It was bound to happen, a goaltending duel between two of the best netminders in the league, Carolina's
"Sometimes you think of these teams, and it's going to be a little bit of a grind," Carolina head coach
After the way Game 4 ended, with Brodeur slamming his stick against the boards in frustration after getting bumped on a buzzer-beating goal, how he'd respond was the biggest question going forward. The veteran netminder can't be fazed. He made 44 saves and earned his 23rd career postseason shutout, tying
New Jersey coach
It didn't seem to have any negative effect at all. In fact, after the first, when the Hurricanes started turning up their offense, Brodeur wasn't favoring anything. He stopped 35 shots in the final two periods, exactly the kind of redemption he needed.
"It's really important that you have to part [with] things, throw it out the door when it's over and start getting refocused on the next game," Sutter said.
The playoff road can a bumpy one; nobody knows that better than Brodeur.
• Clarkson's physical presence in front of the net led to the goal in the second, but it also led to a goalie interference call in the first. Asked if Clarkson was sending a message about the way Game 4 ended with his physical game around Ward, both he and Sutter denied that was the case. But Sutter also remarked: "As soon as they called [the penalty on Clarkson], they were going to be a lot tighter on these things tonight, something that hadn't been happening throughout the series, to a certain degree."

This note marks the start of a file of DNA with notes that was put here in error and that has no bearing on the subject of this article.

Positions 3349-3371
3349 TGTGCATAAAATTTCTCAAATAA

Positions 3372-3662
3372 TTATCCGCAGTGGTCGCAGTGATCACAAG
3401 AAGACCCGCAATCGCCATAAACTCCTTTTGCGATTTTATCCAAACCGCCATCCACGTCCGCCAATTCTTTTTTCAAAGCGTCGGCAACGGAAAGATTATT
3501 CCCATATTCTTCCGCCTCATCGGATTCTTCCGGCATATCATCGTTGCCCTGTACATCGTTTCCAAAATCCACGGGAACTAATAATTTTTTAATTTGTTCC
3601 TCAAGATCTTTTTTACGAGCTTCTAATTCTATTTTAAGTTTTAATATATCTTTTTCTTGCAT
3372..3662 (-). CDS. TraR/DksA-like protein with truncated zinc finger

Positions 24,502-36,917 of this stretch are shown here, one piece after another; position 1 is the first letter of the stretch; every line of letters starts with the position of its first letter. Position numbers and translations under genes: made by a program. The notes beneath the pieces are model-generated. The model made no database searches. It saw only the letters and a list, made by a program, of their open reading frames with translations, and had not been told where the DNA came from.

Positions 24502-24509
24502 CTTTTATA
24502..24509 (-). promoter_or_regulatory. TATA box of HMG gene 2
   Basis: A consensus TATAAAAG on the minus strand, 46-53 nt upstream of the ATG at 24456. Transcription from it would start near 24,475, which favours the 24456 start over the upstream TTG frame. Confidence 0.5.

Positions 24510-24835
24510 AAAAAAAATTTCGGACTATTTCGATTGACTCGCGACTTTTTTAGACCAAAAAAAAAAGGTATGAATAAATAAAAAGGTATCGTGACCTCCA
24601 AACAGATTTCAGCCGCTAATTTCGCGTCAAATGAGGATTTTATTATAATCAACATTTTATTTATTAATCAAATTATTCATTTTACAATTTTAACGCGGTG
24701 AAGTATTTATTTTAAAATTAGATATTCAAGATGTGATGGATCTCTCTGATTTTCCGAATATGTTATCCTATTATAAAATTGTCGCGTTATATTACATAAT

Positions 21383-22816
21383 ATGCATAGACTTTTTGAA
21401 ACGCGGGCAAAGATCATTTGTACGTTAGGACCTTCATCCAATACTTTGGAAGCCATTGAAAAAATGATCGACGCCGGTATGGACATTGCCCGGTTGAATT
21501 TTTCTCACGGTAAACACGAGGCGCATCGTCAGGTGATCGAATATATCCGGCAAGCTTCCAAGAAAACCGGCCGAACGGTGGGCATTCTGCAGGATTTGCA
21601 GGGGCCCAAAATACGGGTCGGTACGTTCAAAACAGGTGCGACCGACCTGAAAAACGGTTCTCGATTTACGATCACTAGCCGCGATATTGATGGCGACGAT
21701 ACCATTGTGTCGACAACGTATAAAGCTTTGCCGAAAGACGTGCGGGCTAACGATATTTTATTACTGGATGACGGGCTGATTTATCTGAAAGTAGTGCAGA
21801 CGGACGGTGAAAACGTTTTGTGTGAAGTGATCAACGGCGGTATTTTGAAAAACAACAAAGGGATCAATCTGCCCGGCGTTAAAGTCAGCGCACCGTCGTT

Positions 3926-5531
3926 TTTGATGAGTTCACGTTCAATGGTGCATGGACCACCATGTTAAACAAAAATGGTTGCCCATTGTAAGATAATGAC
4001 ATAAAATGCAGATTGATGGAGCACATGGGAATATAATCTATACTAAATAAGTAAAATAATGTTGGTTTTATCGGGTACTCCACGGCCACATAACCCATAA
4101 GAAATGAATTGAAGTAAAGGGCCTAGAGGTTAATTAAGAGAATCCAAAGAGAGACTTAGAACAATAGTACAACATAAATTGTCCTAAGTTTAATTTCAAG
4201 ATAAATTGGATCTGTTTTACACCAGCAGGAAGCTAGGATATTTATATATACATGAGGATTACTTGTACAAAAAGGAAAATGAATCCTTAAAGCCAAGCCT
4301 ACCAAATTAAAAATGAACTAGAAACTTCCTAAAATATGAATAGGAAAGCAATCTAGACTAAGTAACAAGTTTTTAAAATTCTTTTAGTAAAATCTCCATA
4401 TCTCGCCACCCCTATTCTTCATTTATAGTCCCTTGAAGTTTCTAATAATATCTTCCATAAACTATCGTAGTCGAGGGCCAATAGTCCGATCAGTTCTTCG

• After the last-second goal on Tuesday that tied the series at 2, Brodeur went uncharacteristically nuts. He said Wednesday he couldn't remember a time he had ever reacted like that in front of people. A day later, he'd mellowed a bit, but still insisted he was right. "If I get position, regardless of if it's blue ice or white ice, whatever they call it, they shouldn't be able to hit me or touch me," he said. "I think looking at it, I don't think you could call a penalty, I don't think it's worthy of a penalty. But there is a rule about incidental contact outside your crease is a whistle and the play is stopped dead."
• The Devils' line of